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The Most Radical Car Market In The World 2018-2019: Sweden

|About: Ford Motor Company (F), TM, TSLA, Includes: AUDVF, BMWYY, DDAIF, DMLRY, FCAU, FUJHF, FUJHY, GM, HMC, HNDAF, HYMLF, HYMTF, KIMTF, MZDAF, MZDAY, NSANF, NSANY, POAHF, POAHY, TTM, VLKAF, VWAGY, VWAPY
Summary

After introducing new anti-car legislation July 1, 2018, Sweden’s car market fell by 28% in the 12 months that followed.

However, there were also new and increased subsidies for some electrified categories of cars.

Pure electric cars (“BEVs”) increased in sales by 254% and are now 5% of total sales -- up from 1% of sales before the middle of 2018.

Several popular plug-in hybrids (“PHEVs") saw extreme supply constraints in late 2018 and in 2019, so they did not grow very much at all.

The overall impact to the Swedish car market from the new legislation was catastrophic overall, considering the overall dramatic sales decline.

It is well-known that Norway is the leading electric car market in the world. The reason for this, is that the absolute level of subsidies and incentives are likely the highest in the world, by a wide margin.

However, those Norwegian subsidies and incentives have been in place since at least 2013. There really hasn’t been any significant change since then. What’s changed in terms of electric car sales in Norway, is that as more attractive models have become available, they have mushroomed in the sales columns.

Tesla (TSLA) in particular has benefited from this. Here are the cumulative sales numbers for Tesla in Norway as it stood in the morning of August 29:

Model S: 20,406

Model X: 12,620

Model 3: 11,430

Obviously the Model 3 is growing the fastest of those, and will pass the Model X next month and then the Model S within a few months after that.

But what about Norway’s larger neighbor to the East, Sweden? It has approximately twice the population of Norway.

Here are Sweden’s pure electric car sales from the middle of 2017 to the middle of 2018, as a percentage of the total:

BEV

2017-18

% of total

Jul

194

1%

Aug

392

1%

Sep

313

1%

Oct

134

0%

Nov

170

1%

Dec

291

1%

Jan

186

1%

Feb

318

1%

Mar

746

2%

Apr

370

1%

May

278

1%

Jun

334

1%

TOTAL

3726

1%

As you can see in the table above, BEV (battery-electric vehicle) sales were running a nice round even 1% for the year leading up to the middle of 2018. But then something happened.

Sweden imposed the most radical comprehensive change in legislation of the automotive consumption sector, of pretty much any country, starting July 1, 2018. What did it do? It started taxing some cars more, and other cars less.

Basically, it lowered the annual registration tax for BEVs and some PHEVs, and increased it for almost all regular gasoline and diesel vehicles. The net effect was a huge tax increase, but some cars were taxed less.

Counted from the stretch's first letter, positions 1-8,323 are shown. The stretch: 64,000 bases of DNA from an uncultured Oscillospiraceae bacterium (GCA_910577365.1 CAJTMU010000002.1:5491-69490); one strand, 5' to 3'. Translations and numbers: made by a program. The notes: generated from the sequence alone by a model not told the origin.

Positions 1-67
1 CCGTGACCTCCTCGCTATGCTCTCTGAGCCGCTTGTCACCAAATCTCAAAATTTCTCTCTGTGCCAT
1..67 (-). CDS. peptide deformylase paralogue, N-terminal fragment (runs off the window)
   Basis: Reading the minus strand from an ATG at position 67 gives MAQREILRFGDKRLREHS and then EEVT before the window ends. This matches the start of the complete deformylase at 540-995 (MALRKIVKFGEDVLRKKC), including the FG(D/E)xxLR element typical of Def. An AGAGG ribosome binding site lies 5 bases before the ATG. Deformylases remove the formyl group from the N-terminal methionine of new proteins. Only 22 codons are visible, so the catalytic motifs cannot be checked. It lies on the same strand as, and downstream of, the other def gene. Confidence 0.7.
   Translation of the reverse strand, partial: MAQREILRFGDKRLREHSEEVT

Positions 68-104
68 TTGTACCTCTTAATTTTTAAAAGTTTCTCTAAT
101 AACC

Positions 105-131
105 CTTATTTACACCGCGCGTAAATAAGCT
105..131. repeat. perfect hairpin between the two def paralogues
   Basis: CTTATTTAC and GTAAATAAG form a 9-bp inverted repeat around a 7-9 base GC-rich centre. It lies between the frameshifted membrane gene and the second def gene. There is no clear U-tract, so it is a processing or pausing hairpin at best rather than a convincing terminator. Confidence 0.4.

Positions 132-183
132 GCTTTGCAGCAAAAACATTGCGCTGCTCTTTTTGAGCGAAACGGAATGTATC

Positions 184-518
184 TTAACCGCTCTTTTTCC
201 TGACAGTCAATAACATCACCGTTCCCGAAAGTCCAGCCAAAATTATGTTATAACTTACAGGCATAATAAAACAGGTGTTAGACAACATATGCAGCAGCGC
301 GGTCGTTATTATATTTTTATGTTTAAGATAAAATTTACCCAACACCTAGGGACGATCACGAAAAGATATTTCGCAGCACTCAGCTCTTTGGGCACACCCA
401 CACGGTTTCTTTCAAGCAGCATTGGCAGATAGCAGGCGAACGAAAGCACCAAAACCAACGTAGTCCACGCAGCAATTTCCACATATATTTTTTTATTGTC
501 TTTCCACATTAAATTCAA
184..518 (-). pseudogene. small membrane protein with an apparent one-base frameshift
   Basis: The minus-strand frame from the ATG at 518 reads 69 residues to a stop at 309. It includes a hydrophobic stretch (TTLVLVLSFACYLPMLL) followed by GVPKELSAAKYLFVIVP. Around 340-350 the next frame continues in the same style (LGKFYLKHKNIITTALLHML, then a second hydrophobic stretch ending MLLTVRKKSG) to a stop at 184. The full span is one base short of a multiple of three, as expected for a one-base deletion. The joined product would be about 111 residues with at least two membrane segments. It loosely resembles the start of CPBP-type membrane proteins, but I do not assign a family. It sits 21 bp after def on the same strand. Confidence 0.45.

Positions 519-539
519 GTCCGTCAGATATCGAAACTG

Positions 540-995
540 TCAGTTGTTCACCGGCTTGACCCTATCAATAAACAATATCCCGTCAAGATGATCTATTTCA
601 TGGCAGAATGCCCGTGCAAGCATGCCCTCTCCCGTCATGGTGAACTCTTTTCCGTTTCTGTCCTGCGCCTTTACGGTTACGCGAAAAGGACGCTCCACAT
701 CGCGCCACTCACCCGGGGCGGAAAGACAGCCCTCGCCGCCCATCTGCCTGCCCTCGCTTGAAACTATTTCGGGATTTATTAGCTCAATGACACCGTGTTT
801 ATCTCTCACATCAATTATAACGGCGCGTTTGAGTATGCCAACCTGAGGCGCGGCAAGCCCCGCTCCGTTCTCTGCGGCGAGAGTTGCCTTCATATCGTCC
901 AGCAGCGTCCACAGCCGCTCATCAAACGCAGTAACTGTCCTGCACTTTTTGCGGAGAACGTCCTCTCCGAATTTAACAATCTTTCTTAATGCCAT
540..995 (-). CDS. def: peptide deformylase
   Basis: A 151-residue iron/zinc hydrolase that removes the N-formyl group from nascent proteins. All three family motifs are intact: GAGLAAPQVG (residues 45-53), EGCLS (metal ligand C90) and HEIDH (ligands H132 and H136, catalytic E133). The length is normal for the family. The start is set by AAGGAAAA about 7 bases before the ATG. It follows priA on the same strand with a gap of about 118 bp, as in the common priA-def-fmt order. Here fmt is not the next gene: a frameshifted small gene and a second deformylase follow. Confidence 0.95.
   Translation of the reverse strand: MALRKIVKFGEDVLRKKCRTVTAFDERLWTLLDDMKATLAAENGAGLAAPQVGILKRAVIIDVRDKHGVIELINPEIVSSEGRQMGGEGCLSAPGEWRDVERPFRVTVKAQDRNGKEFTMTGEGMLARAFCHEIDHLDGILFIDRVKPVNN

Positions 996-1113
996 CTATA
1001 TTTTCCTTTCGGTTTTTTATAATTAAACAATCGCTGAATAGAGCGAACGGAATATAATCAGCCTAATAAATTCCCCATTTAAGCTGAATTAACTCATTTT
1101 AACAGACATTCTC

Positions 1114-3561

Let’s see what happened to the Swedish car market overall, during this time period (July 1, 2018 to June 30, 2019):

Total

2017-18

2018-19

change

Jul

24722

12504

-49%

Aug

29915

24670

-18%

Sep

31672

19111

-40%

Oct

32112

23088

-28%

Nov

32484

25813

-21%

Dec

34958

22937

-34%

Jan

22980

20478

-11%

Feb

27211

23146

-15%

Mar

37206

30256

-19%

Apr

34215

30253

-12%

May

37687

31919

-15%

Jun

66244

31830

-52%

TOTAL

411406

296005

-28%

As you can see in the table above, the Swedish car market fell by 28% during the first 12 months of the new policy: July 1, 2018, to June 30, 2019. That’s a huge decline. Imagine a 28% fall in U.S. sales, from the current near-17 million unit run rate. That would bring the market down to 12.2 million per year, or approximately where the U.S. market reached in 2008-2009. It was bordering on national depression.

Diesel cars emit less CO2 than gasoline cars. What was the impact on diesel sales in Sweden from this new policy?

Diesel

2017-18

2018-19

change

% of total

Jul

11874

2832

-76%

23%

Aug

14074

7387

-48%

30%

Sep

15093

5854

-61%

31%

Oct

14657

7444

-49%

32%

Nov

13922

8738

-37%

34%

Dec

15654

8041

-49%

35%

Jan

9453

7903

-16%

39%

Feb

11916

8587

-28%

37%

Mar

15285

10488

-31%

35%

Apr

13434

11637

-13%

38%

May

14533

11328

-22%

35%

Jun

28994

10413

-64%

33%

TOTAL

178889

100652

-44%

34%

As you can see in the table above, diesel sales fell 44%. However, after the initial hit to sales right away in Q3 2018, diesel sales has been relatively steady as a percentage of sales. It stands mostly around 34% of the total Swedish new unit market.

The next step up the “alternative fuels” ladder is the “regular” non-plugin gasoline-electric hybrid -- the one that doesn’t plug in, just like the first couple of generations of the Toyota Prius:

Hybrid

2017-18

2018-19

change

% of total

Jul

1059

900

-15%

7%

Aug

1421

1599

13%

6%

Sep

1018

1613

58%

8%

Oct

625

1783

185%

8%

Nov

1254

1760

40%

7%

Dec

2005

1345

-33%

6%

Jan

1390

1305

-6%

6%

Feb